Now that the technology is really here to perhaps successfully remove (and restore) memories, it puts us in a different mindset from where we were when “Total Recall” or “Eternal Sunshine of the Spotless Mind” came out in theaters. If it seemed like complete science fiction in 1990 for the former film, the latter film still made it seem within reach, if also giving many people confirmation they wouldn’t bother if the real technology came along. Well, now that the University of California, San Diego has been experimenting on rats on how to erase and restore memories, it seems the technology might be perfected within another few years. And all of it may be by laser rather than the crude method in “Eternal Sunshine.”
This isn’t to say it’s going to look like a sexy procedure that attracts as many adherents as other quickie laser procedures have. Or, maybe it would if advertising is compelling enough. Nobody should underestimate the power of advertising today since it seems that anything unique can still capture everybody’s attention. Imagine turning on TV and seeing an ad for a clinic in your local area that offers a laser procedure that stimulates nerves in your brain to either eliminate bad memories or restore good ones.
One of the greatest sociological questions is how people will really react when given the chance to use tech that seemed so far off in the future not long ago. When much of that technology seemed so dangerous (yet tempting), would we really have the guts to go through with it when some have no other alternatives? When it comes to eliminating memories, it can lead to a major philosophical dilemma with one’s self. For those suffering from PTSD after bad memories in the throes of battle, the desperation of wanting to remove those memories might make the procedure a no-brainer. What happens, though, when we start realizing that memories are the building blocks of who we are?
That very question above might be the thing that freezes people on actually doing such a procedure. Do all our memories play a major part in forming the personality of who and what we are? Also, do some specific memories attach to others so that the elimination of a bad memory might be the equivalent of snipping away a significant part of our DNA?
It’s a complicated conundrum that doesn’t have easy answers since scientists who study the complexities of the brain don’t know everything about how important memories might be. There might be a developed fear that eliminating specific memories will change who we are and perhaps alter our personalities in ways that might be positive, yet different from what we intended.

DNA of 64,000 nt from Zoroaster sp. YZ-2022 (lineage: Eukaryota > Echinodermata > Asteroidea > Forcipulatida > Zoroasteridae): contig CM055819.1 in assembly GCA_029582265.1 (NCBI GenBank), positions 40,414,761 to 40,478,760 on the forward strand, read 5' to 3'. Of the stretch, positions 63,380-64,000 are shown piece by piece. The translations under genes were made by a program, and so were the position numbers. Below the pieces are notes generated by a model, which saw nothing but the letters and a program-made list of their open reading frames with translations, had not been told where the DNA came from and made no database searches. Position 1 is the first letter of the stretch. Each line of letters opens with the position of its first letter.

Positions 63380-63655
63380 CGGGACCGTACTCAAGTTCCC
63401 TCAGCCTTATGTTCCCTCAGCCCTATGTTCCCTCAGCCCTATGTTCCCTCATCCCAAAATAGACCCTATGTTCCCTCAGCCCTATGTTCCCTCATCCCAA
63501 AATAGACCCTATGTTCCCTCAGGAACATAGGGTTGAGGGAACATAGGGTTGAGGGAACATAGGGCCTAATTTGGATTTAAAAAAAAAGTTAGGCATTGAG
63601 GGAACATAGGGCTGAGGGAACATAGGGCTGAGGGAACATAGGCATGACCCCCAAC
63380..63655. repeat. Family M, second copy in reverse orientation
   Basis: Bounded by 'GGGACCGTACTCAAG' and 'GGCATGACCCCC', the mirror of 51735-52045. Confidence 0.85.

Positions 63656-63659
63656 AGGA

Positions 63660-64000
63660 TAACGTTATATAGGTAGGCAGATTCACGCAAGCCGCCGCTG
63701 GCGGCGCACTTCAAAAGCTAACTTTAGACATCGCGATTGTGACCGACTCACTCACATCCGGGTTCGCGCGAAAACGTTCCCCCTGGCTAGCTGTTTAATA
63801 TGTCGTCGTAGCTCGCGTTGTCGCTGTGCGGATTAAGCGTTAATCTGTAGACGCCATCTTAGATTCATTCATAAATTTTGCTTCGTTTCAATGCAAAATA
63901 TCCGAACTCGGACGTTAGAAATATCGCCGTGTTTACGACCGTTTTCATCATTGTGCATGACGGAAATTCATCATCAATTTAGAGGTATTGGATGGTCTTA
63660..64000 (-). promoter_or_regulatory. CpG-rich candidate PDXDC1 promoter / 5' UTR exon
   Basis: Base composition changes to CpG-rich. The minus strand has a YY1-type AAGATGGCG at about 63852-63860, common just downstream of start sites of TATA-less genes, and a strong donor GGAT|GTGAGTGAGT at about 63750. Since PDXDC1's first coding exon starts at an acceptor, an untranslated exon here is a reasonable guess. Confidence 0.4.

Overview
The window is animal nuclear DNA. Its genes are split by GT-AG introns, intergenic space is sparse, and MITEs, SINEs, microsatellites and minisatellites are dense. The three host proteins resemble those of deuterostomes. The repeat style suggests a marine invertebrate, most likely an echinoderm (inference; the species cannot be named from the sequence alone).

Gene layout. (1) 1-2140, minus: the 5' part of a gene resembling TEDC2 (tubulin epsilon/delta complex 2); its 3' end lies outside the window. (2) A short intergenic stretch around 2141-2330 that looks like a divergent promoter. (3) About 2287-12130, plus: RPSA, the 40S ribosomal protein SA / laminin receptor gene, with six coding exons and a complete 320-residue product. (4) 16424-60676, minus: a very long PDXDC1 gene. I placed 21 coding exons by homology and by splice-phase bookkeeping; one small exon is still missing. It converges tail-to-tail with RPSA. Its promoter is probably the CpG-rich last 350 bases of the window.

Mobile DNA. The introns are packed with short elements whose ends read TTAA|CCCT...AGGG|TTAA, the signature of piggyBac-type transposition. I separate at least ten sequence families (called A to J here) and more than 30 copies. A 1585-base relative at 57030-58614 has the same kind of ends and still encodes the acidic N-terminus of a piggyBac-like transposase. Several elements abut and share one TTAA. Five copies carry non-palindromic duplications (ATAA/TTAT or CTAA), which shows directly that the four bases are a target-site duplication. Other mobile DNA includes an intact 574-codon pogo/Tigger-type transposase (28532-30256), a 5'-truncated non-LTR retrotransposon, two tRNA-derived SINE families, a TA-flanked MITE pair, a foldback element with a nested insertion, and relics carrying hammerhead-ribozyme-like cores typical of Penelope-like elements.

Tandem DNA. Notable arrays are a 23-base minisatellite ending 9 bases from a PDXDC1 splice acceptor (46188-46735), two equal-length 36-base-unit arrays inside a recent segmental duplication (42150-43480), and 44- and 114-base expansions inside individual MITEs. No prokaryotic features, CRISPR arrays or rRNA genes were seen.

Most importantly, would we want memories restored if we happened to lose them from an accident or due to Alzheimer’s disease? Plus, there’s that rare problem of Hyperthymesia.
Restoring Memories and Taking Them Away
In the immediate term the above new advancements in lasers removing or restoring memories could help those with Alzheimer’s bring back memories that are still in the brain, yet need to be reactivated. It’s overwhelming to think of what would happen when a flood of lost memories surges back inside your brain after those memories were restored, especially after a number of years of slowly declining.
The above rush of memories is similar to how it feels to have Hyperthymesia, something I’ve self-diagnosed in myself to a moderate degree. I’ve thought about what might happen if you could eliminate certain positive and nostalgic memories that sometimes become overwhelming without concentration on something else. After watching “Eternal Sunshine of the Spotless Mind” a couple of times over the last five years, I was one who vowed never to take away a single memory, despite being consumed by them once in a while. My past makes up who I am today, and taking it away could possibly make me into a different person from what I perhaps would want.
If there’s any fear over this new laser technology, we seem to be assured the memories can be restored if we wanted them back. How do we know they’ll be completely restored, though? A human being will have to be an eventual guinea pig to this in order to help us make up our mind whether we’d go through with it or not. Expect many people, however, to perhaps panic at the 11th hour based on our perception of how valuable our brains are. Even if we know we won’t get the weirdo medical assistants seen in “Eternal Sunshine” during the procedure, our brains may become something we don’t want meddled with in order to assure we stay intact.